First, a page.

cost will be the sum of the expected occurrence rates of the             length 2W . In the case that all subevents are primitive
subevents: i=1 λei . The latency of the naive plan, which                costSi = ej ∈Si 2W λej when Poisson processes are used
is simply the maximum latency among its subevents, is ∆t.                and costSi = ej ∈Si 2W pej for Bernoulli distributions.
    The cost derivation for the three step plan e1 → e2 → e3 ,              PSi , the reachability probability for Si , is equal to the oc-
given in Figure 8c, is more complex. We define the reach-                 currence probability of the partial complex event that causes
ability probability of a state to be the probability of detect-          the transition to state Si . For this partial complex event to
ing the partial complex event that activates the state. For              occur in this time step, all its constituent events need to oc-
instance, the partial complex event which makes state Se1                cur within the last W time units with the last one occurring in
active is e1 . State reachability probabilities are derived using        this time step (otherwise the event would have occurred be-
interarrival distributions of events. When using a Poisson               fore). Then, PSi is 1 when i is 1 and for m ≥ i > 1 is given
process with parameter λ, the interarrival time is exponen-              for Poisson processes (i) and Bernoulli distributions (ii) by:
tially distributed with the same parameter. Hence, the prob-                                              −λej
                                                                                                                                       (1 − e−λet W )
                                                                                    X                                         Y
ability of waiting time for the first occurrence of an event to             (i)                    (1 − e           )
                                                                                 ej ∈ i−1 Sk                               et =ej
be greater than t is given by e−λt . On the other hand, when                           k=1
                                                                                                                       et ∈ i−1 Sk
using the Bernoulli distribution, the interarrival times have                       X                          Y
geometric distribution. The reachability probability for ini-             (ii)                    pej                    (1 − (1 − pet )W )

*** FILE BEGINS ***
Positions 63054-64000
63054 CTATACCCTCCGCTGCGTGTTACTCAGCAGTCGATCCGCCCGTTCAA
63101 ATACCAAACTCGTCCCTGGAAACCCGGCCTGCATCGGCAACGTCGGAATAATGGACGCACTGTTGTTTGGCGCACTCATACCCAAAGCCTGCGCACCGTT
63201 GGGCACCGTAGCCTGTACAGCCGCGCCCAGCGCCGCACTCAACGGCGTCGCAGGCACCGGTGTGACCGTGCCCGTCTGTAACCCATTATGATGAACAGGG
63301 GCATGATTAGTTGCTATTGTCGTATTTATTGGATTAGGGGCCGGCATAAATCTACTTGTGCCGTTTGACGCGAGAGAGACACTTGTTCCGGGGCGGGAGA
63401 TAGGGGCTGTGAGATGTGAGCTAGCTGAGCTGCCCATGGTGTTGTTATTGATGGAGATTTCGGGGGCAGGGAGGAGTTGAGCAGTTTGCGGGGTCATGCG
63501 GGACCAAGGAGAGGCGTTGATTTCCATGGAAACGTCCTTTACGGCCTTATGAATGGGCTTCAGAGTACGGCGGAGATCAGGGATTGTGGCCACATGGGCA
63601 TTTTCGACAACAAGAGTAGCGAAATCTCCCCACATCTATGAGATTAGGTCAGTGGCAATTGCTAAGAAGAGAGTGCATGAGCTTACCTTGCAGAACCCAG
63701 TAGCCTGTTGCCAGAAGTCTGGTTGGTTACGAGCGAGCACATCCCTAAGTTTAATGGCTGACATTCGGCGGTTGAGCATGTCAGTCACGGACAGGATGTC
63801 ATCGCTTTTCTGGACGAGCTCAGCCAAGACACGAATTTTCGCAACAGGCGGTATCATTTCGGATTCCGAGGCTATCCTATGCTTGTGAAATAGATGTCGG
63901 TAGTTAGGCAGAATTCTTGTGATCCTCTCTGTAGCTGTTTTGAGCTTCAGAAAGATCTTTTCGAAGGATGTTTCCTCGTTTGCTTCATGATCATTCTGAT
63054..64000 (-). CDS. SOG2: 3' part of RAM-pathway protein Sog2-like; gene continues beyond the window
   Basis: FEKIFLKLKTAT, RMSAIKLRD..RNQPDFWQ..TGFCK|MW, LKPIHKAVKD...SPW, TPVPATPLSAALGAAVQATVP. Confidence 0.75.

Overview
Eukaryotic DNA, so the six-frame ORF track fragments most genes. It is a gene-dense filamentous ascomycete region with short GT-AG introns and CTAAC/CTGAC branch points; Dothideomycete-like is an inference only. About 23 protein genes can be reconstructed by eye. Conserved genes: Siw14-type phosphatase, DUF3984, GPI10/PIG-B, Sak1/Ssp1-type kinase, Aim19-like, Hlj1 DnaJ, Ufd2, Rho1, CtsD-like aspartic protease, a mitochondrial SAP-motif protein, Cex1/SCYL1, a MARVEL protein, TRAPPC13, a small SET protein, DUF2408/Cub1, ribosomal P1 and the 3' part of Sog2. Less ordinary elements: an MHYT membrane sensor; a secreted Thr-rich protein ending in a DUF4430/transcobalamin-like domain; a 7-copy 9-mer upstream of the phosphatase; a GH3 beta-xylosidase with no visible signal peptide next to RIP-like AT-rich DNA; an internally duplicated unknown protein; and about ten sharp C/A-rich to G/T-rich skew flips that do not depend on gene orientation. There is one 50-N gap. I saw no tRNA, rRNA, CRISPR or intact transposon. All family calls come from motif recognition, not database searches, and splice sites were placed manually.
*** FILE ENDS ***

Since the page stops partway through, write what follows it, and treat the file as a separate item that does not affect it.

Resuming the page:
ej ∈ i−1 Sk                et =ej
tial state is 1 since it is always active and the probability for                      k=1
                                                                                                        et ∈ i−1 Sk
final state is not required for cost estimation. Using the in-
terarrival distributions to derive reachability probabilities the            Under the identical latency assumption, the latency of a
cost of the three step plan can be derived as:                           plan for and operator is defined by the number of the states
                                                                         in the plan (except the final state). Hence, the latency for the
cost for e1 → e2 → e3 = λe1 + (1 − e−λe1 )2W λe2 +                       event and(e1 , e2 , . . . , en ) can range from ∆t to n∆t.
 ((1 − e−λe1 )(1 − e−W λe2 ) + (1 − e−λe2 )(1 − e−W λe1 ))2W λe3             Sequence Operator. We can consider the same set of
                                                                         plans for sequence operator as well. However, sequence has
                                                                         the additional constraint that events have to occur in a spe-
    In the cost equation above and for the rest of the paper,
                                                                         cific order and must not overlap. Therefore, the time interval
we assume the probability of more than one events to occur
                                                                         to monitor a subevent depends on the occurrence times of
in the same time step to be negligible. However, if that is
                                                                         other subevents and is at most W time units.
not true, then the formula can be modified for the other case.